Richard Sherman and the San Francisco 49ers make sense on a number of intriguing levels, which would seem to undercut the common wisdom that Sherman actually chose to be a serious irritant to the 49ers during his time in Seattle.
That is wrong. The former Seattle cornerback extraordinaire was a serious irritant to everyone during his time in Seattle – including, at times, the Seahawks themselves. He was not shy about how he played, or how he talked, because he could walk what he talked, no matter how loudly it seemed to be.
But he is a 49er today for two compelling reasons – the first being that they needed a shutdown corner, which he still may be, and second being that they were willing to offer him a contract that could last three years and pay him as much as $39.15 million.
And maybe there is a third as well. Sherman had no particular animus toward the 49ers per se. He had an animus toward Jim Harbaugh from their occasionally fractious times at Stanford. That is not likely to be an issue again unless Harbaugh returns to the NFL, though Sherman is almost sure never to let it be a bygone bygone.
While there is no guarantee that he will regain his dominant place among the league’s defenders (like most players of his age and experience level, his body is barking back at him), he is in a place where his coach wants production before any perceived deportment issues, and he is in a place that in the last two years has shown an unusual willingness to allow player speech to be free.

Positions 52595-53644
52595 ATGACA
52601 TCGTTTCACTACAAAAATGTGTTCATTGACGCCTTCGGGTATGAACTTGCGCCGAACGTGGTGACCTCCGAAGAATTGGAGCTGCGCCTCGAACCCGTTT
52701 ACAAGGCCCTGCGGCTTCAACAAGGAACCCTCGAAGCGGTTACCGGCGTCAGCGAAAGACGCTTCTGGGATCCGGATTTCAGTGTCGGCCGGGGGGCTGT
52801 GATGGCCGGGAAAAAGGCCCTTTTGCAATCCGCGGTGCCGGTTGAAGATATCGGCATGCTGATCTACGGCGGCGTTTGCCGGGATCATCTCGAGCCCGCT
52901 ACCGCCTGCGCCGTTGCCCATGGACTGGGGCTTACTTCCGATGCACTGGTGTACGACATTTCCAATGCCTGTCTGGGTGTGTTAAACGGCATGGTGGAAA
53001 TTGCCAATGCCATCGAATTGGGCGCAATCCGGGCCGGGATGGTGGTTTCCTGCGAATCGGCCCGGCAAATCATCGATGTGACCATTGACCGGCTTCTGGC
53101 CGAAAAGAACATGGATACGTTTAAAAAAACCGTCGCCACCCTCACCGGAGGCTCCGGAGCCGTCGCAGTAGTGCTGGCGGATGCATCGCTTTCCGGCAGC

Or at the very least freer than most other places. And Sherman has a great and much-noticed reverence for the First Amendment.
This may have played some role in Sherman’s decision, although like most players at age 30, the highest bidder has an enormous advantage. The 49ers in the post-Baalke era have been among the most tolerant in the NFL in terms of player speech, starting with Colin Kaepernick and Eric Reid, and Sherman might well have factored that into his choice.
But the 49ers’ choice was more elemental. They need players with Sherman’s pedigree, and though there might have been a case made for them spending their money in pursuit of, say, free agent cornerback stars like Trumaine Johnson or Malcolm Butler, just to name two healthier and slightly younger performers, John Lynch and Kyle Shanahan have shown a predilection for aggressive shopping in their brief time running triage for the 49ers. Whatever the value of their decisions, they have been fueled by what can best be described as decisive impatience.
In other words, they wanted what Richard Sherman could do, they had the money to get it, and they got it only one day after he’d been officially released by the Seahawks. The market opened itself to them, and they jumped.
Whether it works to their advantage or not remains to be seen, because football is a vicious master when it comes to its players, especially those coming off a significant injury. But the 49ers didn’t let side issues distract them, and Sherman didn’t let any notions of past issues with the 49ers distract him. Mutual needs were met, and now we will see if they will be fulfilled.
Ray Ratto is a columnist for NBCSportsBayArea.com